After numerous fake terrorist attempts, you know the ones where terrorist can’t seem to light a fuse or figure out how to set a bomb clock, Obama ramped up deployment of backscatter x-ray scanners. I had the luxury of going through one on my trip to Las Vegas this weekend. They made me take everything out of my pockets even though none of the items were metal. There was also a sign saying the dangerous airport scanner was optional and that I could have a full body search instead. Fun.
“Fifty-two of these state-of-the-art machines are already scanning passengers at 23 U.S. airports. By the end of 2011, there will be 1,000 machines and two out of every three passengers will be asked to step into one of the new machines for a six-second head-to-toe scan before boarding.
About half of these machines will be so-called X-ray back-scatter scanners. They use low-energy X-rays to peer beneath passengers’ clothing. That has some scientists worried.”
Read on for details.
“”Many people will approach this as, ‘Oh, it must be safe, the government has thought about this and I’ll just submit to it,'” says David Agard, a biochemist and biophysicist at the University of California, San Francisco. “But there really is no threshold of low dose being OK. Any dose of X-rays produces some potential risk.”
Agard and several of his UCSF colleagues recently wrote a letter to John Holdren the president’s science adviser, asking for a more thorough look at the risks of exposing all those airline passengers to X-rays.
“Ionizing radiation such as the X-rays used in these scanners have the potential to induce chromosome damage, and that can lead to cancer,” Agard says.
The San Francisco group thinks both the machine’s manufacturer, Rapiscan, and government officials have miscalculated the dose that the X-ray scanners deliver to the skin — where nearly all the radiation is concentrated.
The stated dose — about .02 microsieverts, a medical unit of radiation — is averaged over the whole body, members of the UCSF group said in interviews. But they maintain that if the dose is calculated as what gets deposited in the skin, the number would be higher, though how much higher is unclear.
Rapiscan officials declined to comment. Federal officials have prepared a reply, but the UCSF scientists haven’t received it yet. Officials at the Transportation Security Administration and the Food and Drug Administration insist that the dose from the scanners is below negligible.
“An individual would need to go through thousands and thousands of times a year to get to the point where it would even possibly reach the equivalent of one chest X-ray,” says Maurine Fanguy of the TSA’s Office of Security Technology.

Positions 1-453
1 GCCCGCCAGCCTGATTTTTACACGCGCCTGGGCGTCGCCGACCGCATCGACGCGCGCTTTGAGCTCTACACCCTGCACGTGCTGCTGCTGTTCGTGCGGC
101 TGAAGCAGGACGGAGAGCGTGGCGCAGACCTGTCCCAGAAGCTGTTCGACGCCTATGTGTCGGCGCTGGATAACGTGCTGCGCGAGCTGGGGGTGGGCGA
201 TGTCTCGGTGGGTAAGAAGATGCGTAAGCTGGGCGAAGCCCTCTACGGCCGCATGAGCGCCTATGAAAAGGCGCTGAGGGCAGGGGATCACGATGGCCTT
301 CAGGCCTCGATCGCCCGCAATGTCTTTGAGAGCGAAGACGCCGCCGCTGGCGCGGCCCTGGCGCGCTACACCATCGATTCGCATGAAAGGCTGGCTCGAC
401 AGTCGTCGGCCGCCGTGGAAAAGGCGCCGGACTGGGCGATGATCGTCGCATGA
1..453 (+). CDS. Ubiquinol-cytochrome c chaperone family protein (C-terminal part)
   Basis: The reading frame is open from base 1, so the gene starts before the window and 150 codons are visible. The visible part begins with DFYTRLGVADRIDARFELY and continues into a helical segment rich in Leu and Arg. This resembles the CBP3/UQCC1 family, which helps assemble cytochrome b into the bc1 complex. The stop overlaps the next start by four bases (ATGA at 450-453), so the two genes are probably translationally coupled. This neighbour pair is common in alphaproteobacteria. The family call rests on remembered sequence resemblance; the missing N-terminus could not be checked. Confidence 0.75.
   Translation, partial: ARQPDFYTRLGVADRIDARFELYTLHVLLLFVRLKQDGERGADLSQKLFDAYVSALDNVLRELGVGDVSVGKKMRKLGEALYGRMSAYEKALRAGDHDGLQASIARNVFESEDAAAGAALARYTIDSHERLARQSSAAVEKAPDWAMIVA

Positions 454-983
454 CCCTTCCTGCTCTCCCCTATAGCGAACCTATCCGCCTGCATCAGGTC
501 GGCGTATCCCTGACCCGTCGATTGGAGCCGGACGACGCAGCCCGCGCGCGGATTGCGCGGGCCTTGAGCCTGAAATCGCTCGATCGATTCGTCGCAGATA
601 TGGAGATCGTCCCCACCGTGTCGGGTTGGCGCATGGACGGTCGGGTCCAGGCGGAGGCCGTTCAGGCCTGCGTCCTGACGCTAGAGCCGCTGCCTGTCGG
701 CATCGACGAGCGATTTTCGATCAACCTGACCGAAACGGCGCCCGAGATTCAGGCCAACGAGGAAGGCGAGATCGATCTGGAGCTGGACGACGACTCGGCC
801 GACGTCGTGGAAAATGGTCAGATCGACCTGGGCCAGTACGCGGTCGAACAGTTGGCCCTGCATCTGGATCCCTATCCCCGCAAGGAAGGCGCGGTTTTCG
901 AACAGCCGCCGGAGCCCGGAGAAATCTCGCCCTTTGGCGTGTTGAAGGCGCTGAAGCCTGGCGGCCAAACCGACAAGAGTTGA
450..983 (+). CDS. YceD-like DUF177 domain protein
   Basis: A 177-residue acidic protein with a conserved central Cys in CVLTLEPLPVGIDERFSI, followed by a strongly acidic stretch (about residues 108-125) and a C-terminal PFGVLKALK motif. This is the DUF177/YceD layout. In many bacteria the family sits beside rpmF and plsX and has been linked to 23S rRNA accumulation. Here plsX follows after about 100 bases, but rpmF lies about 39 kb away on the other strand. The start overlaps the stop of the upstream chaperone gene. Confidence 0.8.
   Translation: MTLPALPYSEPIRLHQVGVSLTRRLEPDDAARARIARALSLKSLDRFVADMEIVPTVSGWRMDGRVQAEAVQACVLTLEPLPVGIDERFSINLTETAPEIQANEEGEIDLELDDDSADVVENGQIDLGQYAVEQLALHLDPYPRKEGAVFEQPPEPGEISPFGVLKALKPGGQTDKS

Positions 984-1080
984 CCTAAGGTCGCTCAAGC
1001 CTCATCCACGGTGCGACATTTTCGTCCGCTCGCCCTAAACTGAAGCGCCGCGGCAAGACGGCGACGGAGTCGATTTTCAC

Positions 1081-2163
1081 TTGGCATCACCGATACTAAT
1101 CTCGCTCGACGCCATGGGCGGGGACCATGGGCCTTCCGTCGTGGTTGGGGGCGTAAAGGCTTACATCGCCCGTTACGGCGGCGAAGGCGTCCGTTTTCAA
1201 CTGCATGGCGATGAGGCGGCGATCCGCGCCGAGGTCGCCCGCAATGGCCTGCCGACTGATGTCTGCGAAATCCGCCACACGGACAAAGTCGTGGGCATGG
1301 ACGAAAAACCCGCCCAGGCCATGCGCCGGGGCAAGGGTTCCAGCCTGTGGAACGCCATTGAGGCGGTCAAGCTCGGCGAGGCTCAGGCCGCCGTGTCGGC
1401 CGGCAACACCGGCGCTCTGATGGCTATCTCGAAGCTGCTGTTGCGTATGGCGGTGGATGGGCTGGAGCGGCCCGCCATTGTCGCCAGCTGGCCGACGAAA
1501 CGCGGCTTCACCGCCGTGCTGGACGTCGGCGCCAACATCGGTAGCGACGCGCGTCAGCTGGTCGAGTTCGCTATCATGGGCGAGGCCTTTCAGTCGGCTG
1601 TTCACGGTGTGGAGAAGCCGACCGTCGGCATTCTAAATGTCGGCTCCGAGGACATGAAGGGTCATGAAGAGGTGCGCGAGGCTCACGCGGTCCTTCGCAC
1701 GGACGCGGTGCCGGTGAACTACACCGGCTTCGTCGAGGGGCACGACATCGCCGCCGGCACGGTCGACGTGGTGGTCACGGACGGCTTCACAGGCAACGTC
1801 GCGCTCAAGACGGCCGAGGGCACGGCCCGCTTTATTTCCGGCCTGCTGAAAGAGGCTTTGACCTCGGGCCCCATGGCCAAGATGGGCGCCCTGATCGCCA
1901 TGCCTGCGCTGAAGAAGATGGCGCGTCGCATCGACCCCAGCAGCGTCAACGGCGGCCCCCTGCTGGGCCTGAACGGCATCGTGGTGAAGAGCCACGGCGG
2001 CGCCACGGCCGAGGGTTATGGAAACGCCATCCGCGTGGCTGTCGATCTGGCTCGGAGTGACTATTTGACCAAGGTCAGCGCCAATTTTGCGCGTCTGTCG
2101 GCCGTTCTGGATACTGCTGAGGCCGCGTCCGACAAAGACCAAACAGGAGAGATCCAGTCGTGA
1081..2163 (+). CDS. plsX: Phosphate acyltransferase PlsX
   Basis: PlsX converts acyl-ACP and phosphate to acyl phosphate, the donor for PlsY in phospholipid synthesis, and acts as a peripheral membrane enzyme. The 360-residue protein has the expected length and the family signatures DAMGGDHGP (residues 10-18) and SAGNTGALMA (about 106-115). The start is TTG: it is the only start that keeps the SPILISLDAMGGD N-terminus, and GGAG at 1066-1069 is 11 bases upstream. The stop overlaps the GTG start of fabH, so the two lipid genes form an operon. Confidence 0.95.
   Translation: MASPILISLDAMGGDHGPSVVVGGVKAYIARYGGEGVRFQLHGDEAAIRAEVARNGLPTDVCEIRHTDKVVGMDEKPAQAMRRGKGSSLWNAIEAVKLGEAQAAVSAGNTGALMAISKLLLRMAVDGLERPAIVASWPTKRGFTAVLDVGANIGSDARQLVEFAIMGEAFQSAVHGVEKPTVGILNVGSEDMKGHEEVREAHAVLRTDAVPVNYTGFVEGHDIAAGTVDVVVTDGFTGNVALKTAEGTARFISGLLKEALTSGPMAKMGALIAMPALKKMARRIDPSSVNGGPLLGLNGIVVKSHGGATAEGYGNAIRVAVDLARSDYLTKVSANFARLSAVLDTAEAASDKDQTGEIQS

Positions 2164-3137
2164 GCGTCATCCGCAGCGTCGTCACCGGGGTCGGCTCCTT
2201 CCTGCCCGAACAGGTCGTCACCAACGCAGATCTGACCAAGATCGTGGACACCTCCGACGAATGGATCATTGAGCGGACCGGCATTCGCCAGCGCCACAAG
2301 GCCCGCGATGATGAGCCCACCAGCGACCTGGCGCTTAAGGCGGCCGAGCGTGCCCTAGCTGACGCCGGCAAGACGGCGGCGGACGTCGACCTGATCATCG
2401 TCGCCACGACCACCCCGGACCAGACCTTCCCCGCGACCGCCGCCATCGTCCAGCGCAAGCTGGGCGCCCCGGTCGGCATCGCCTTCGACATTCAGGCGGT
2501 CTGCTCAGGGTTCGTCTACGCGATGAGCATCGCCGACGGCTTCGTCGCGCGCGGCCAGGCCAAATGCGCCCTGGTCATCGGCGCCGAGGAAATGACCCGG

Specifically, using the government’s dose calculations, it would take 5,000 trips through one of the back-scatter scanners to equal the 100-microsievert dose of a single chest X-ray.
That’s indeed a low dose. But the UCSF scientists aren’t the only ones who are concerned. David Brenner, head of Columbia University’s Center for Radiological Research, recently aired his worries before the Congressional Biomedical Caucus.
“There really is no other technology around where we’re planning to X-ray such an enormous number of individuals,” Brenner told the caucus and congressional staffers. “It’s really unprecedented in the radiation world.”
Brenner’s name carries some clout, because he served on a small group of experts convened in 2002 by the National Council on Radiation Protection and Measurements to write guidelines for the security scanners. He now says he wouldn’t have signed the report if he had known the X-ray scanners were going to be used on virtually every air traveler.
The scientists don’t all agree on the nature of the potential risks. For instance, the UCSF scientists, in their letter to Holdren, worry about effects such as melanoma, a dangerous skin cancer; immune-system problems; breast cancer; mutations in sperm cells; and effects on a developing fetus. But Brenner doubts that X-ray doses from airport scanners would cause these problems.
If you’re one of those air travelers, understanding your own risk is a tricky exercise.
Brenner says he thinks the danger to most individual travelers is miniscule. But he worries about the unknowns when those very small risks are multiplied times something like 700 million travelers a year.
Recent research, Brenner says, indicates that about 5 percent of the population — one person in 20 — is especially sensitive to radiation. These people have gene mutations that make them less able to repair X-ray damage to their DNA. Two examples are the BRCA-1 and BRCA-2 mutations associated with breast and ovarian cancer, but scientists believe many more such defects are unknown.
“I don’t know if I’m one of those 5 percent. I don’t know if you’re one of those 5 percent,” Brenner says, “And we don’t really have a quick and easy test to find those individuals.”
Children are also more vulnerable to radiation damage, because they have more dividing cells at any time. A radiation-induced mutation in their cells can lead to cancer decades later.
Brenner says the most likely risk from the airport scanners is a common type of skin cancer called basal cell carcinoma, which is usually curable. It often occurs on the head and neck.
The Columbia scientist points out that it would be hard to conceal a weapon on one’s head or neck, so he proposes a seemingly simple workaround –- avoid scanning the head and neck.
But TSA officials say that’s not practical. Think of the long lines, they say, if the machines had to be adjusted for each passenger’s height.”